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Friday, July 5, 2013

4 Cheap Ingredients I Never Purchase at the Grocery Store

I'm off hanging out at the beach, so thrilled to share a guest post written by my friend Manda from Break The Sky. As a lady on a budget, it can be tough to know where to skimp and where to splurge. I love to cook, so skimping on taste is never worth it.  -Kara

I am all for cutting corners when possible when cooking on a budget. I like to eat good, home-cooked food as much as the next person but I also like to shop, after all! Purchasing frozen veggies or cheaper cuts of meat can go a long way to reducing a grocery budget, and often the taste of the final dish isn't really compromised. There are, however, some shortcuts that people take in the name of saving money that can undermine all of the hard work done when trying to reduce the cost of a meal but trying to maintain its tastiness. Cheap as these substitutes may be, these ingredients are what I never purchase on when I hit up my grocery store.
  • "I can't believe it's not butter!" (or anything besides actual butter) You can't believe it's not butter? Funny, because I totally can as it doesn't even taste like butter! Margarine or other butter substitutes might be cheaper, but that stuff is nasty. Think of it this way: butter comes from animals and margarine comes from a factory. It's a no-brainer as to which one would taste better. And if you want to go down the health route, butter may have saturated fats but margarine have trans fats, which is worse.
  • Pre-minced garlic in a jar Heads of garlic are pretty darn cheap as far as fresh ingredients go. I can get two for $1 at my local grocery store and I'd bet they are cheaper at farmer's markets and the like. There's also very little that can beat the taste (and smell!) of freshly minced garlic that has just been sauteed. Pre-minced garlic that is sitting in water for God knows how long in a jar just smells like it's been festering for weeks. Not to mention it tastes like it, too.
  • Imitation vanilla extract Vanilla extract can be pricey but a little goes a long way, so a bottle usually lasts me quite a while. Using the real stuff makes SUCH a big difference! There's a distinctive note to imitation vanilla extract that prevents anything you cook or bake with it from tasting like it's been made with genuine extract.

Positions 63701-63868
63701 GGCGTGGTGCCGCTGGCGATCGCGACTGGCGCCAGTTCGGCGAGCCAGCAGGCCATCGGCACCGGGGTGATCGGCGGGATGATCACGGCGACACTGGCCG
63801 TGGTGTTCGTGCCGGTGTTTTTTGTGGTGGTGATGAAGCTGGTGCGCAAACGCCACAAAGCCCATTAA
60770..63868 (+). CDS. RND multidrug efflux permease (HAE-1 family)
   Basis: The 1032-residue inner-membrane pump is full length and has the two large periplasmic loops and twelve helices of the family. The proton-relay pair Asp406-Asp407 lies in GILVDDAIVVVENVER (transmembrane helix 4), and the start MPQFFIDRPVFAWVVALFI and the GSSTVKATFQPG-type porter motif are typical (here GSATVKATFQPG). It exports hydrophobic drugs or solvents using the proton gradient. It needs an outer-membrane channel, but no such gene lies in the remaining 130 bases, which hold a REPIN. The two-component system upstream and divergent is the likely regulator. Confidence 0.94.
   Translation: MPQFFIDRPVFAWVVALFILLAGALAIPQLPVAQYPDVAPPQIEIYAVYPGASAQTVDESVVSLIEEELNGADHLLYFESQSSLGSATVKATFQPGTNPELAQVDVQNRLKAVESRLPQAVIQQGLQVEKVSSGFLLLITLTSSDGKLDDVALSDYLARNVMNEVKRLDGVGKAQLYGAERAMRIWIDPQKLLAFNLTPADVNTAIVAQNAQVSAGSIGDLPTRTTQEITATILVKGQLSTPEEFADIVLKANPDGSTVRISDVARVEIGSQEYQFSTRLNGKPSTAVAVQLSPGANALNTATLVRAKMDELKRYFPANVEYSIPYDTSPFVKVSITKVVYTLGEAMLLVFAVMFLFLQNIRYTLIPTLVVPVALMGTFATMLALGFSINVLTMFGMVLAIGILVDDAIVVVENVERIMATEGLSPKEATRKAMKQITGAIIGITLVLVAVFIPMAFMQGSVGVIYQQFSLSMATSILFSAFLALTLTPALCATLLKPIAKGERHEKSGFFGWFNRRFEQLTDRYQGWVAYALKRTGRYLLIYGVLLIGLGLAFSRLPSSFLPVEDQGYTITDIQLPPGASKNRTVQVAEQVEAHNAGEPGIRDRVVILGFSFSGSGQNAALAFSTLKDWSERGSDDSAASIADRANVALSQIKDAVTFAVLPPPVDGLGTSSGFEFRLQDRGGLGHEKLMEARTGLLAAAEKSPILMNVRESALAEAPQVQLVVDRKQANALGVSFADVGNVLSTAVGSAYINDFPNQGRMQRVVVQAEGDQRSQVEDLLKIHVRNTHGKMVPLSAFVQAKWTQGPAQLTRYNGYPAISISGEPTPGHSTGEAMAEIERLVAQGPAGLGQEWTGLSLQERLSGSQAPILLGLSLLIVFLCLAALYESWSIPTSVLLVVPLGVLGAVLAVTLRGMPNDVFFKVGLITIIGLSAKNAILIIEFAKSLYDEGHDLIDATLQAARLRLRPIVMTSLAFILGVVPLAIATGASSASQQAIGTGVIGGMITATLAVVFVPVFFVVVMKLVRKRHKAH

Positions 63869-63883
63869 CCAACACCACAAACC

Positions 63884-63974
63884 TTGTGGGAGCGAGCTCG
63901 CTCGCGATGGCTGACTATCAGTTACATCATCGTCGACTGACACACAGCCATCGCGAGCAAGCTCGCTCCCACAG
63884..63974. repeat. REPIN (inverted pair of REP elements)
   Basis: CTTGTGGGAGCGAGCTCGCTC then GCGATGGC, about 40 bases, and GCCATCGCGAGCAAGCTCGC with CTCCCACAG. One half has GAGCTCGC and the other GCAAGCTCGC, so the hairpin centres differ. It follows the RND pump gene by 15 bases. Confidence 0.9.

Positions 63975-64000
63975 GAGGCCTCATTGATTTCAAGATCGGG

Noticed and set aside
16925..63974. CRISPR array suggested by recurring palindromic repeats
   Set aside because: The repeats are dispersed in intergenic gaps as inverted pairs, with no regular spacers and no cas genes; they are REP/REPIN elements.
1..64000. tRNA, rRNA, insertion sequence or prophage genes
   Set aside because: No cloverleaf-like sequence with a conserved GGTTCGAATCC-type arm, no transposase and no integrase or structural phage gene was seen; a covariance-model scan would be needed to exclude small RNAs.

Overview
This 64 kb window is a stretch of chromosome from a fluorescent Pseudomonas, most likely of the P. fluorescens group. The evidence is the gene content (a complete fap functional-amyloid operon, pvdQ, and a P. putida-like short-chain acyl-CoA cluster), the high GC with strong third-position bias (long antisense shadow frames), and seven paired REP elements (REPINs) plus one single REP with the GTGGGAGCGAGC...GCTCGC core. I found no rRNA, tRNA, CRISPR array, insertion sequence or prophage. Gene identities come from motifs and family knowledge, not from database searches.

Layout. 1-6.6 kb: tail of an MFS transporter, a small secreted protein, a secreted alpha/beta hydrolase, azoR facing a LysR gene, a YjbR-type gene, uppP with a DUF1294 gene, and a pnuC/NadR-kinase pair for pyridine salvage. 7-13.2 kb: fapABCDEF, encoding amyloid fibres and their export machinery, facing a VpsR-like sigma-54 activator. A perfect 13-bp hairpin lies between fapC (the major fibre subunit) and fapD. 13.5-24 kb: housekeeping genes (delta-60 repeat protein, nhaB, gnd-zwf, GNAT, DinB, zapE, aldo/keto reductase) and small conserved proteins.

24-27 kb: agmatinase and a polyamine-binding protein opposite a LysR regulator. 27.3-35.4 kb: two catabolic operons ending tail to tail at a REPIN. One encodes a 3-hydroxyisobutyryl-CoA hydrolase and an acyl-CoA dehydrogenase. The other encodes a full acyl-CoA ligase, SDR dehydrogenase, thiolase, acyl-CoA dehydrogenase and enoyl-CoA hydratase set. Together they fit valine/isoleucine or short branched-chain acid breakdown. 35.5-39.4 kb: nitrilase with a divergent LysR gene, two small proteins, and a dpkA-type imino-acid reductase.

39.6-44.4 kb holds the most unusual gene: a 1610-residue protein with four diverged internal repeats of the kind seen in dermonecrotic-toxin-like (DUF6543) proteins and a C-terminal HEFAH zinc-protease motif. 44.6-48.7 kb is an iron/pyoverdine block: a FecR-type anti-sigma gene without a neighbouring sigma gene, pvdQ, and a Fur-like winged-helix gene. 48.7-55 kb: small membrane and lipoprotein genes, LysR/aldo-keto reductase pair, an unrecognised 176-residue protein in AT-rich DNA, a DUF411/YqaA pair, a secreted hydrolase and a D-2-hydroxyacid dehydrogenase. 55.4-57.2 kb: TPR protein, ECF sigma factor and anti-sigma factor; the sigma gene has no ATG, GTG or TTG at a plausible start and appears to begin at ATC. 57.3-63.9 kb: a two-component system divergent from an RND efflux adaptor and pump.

• Plastic cheese Kraft singles might be great for making a grilled cheese, but that stuff scares me because, well, there's "plastic" in the name. I like to buy slices of actual cheese and use that in a sandwich or a bagel. I don't use slices of cheese that often, but it's the next best thing to buying a solid block of cheese and slicing it up myself. Either way tastes miles better than the plastic kind, at any rate.
Actual butter, garlic, vanilla extract and cheese might seem pricey in comparison to its cheaper imitations, but splurging on these cooking basics can make even a broke postgrad girl's meals seem gourmet - even if you're using frozen veggies or cheaper cuts of meat! Bonus tip: if you're using dried herbs instead of fresh, pinch the herbs together and rub it through your fingers. This releases more of the flavor from the herbs!

Manda is a recent college graduate beginning her career in public relations. A world traveler, she’s always dreaming about her next travel destination, although her home city of Hong Kong will always hold a special place in her heart. Other things she’s passionate about include books, cupcakes, makeup and tea. She has a tendency to listen to her favorite songs on repeat and has been known to crave noodles at 2 a.m. She can be found on Twitter and Facebook

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I love to read your comments and thoughts, but please keep it respectful. Spam will be removed. -Kara

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